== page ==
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22.4.4 Navy Personnel Use of 'Jason Pistols' - Beryllium


Between 1950 and 1985 machines known as 'Jason Pistols' were used on HMAS Supply and HMAS Melbourne to scour paint and rust from the ships' superstructure. Other vessels and bases may also have used Jason Pistols. From time to time the Jason Pistols may have included a compound that included Beryllium which was emitted as a dust when the pistols were in use. When inhaled in dust form Beryllium may caused pneumonia-like symptoms similar to asbestosis. The condition is known as Berylliosis.


Under s7(1) where a person suffers from a disease caused by beryllium and it is confirmed that they were exposed to beryllium, for example, by using Jason Pistols while serving in the RAN, then liability for compensation for the disease will be accepted.


If a delegate is intending to accept a claim for beryllium exposure as a result of service in the Navy, the relevant check-box in Defcare should be selected. As with all other conditions to be accepted under s7(1) clarification from Defence through SAM is required to confirm possible or likely exposure to Beryllium. Some Navy medical records have been stamped indicating possible exposure to Beryllium as a result of using these tools, however not all records are stamped. The presence of a stamp on the medical records can be taken as evidence of possible exposure. Where there is no such stamp normal investigation procedures (i.e. an official response from Defence on possible exposure and other relevant evidence) should be followed.


A specialist's opinion will also be required to determine if the condition claimed is indeed a condition caused by exposure to Beryllium. If the claimant does not have a treating specialist, delegates should refer the claimant to a Respiratory or Occupational Physician or an Immunologist in the first instance. If the results are normal, then no further investigation is necessary. If the results are abnormal then the assessor should follow any further suggestions made by the medical practitioner that are considered necessary to obtain an accurate diagnosis.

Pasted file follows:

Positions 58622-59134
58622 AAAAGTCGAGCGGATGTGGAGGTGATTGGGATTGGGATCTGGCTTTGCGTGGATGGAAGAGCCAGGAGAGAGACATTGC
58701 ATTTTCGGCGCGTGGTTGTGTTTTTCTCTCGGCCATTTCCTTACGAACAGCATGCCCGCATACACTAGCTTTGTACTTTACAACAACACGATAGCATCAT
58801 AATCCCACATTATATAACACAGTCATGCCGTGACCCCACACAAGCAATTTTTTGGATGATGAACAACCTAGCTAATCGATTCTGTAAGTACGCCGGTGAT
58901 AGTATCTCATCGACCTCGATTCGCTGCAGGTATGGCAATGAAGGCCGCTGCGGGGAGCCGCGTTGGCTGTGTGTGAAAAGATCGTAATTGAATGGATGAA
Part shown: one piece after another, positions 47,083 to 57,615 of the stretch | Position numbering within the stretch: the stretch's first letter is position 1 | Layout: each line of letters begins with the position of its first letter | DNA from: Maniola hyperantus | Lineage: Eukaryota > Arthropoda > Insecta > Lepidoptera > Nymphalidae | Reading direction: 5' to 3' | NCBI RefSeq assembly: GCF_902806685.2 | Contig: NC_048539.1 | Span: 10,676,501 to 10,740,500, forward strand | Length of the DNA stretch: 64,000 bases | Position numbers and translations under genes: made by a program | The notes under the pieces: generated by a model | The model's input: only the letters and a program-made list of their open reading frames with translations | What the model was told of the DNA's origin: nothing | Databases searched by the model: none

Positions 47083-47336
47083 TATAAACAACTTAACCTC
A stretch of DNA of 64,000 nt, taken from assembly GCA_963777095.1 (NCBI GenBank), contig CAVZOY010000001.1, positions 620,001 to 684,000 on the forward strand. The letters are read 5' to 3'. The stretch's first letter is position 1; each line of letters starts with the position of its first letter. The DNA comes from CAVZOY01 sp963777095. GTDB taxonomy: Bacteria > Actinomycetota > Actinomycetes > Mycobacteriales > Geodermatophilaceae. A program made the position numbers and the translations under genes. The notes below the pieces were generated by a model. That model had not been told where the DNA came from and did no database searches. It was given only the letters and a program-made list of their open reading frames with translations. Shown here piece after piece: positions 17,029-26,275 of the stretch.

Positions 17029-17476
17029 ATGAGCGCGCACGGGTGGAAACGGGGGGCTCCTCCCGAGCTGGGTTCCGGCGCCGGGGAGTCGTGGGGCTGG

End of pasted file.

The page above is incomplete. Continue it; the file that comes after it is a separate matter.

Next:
In cases where the abnormal results indicate the likelihood of a beryllium related disease, and only on the recommendation of an appropriate qualified medical specialist, additional specialist laboratory immunology tests may be required. This may necessitate obtaining a specialised blood test that is not currently commercially available in Australia. It is known as the Beryllium Lymphocyte Proliferation Test (BeLPT). It requires fresh whole blood that is not more than 36 hours. The overseas tests take about one week to undertake, and are expensive. The logistics of getting fresh whole blood to an overseas accredited laboratory within 36 hours are problematic.


It should be noted that urine beryllium tests are only useful for detecting very recent exposure and that the specialist blood test (BeLPT) only shows a “sensitisation” due to exposure to beryllium. This “sensitisation” is a marker of possible progression to the development of the severe lung disease (Berylliosis) but is not by itself a disease.


Where beryllium exposure is confirmed and a disease which is characteristic of such exposure is diagnosed then under subsection 7(1) the claimant's employment can be taken to be a material contribution to contracting the disease and liability can be accepted.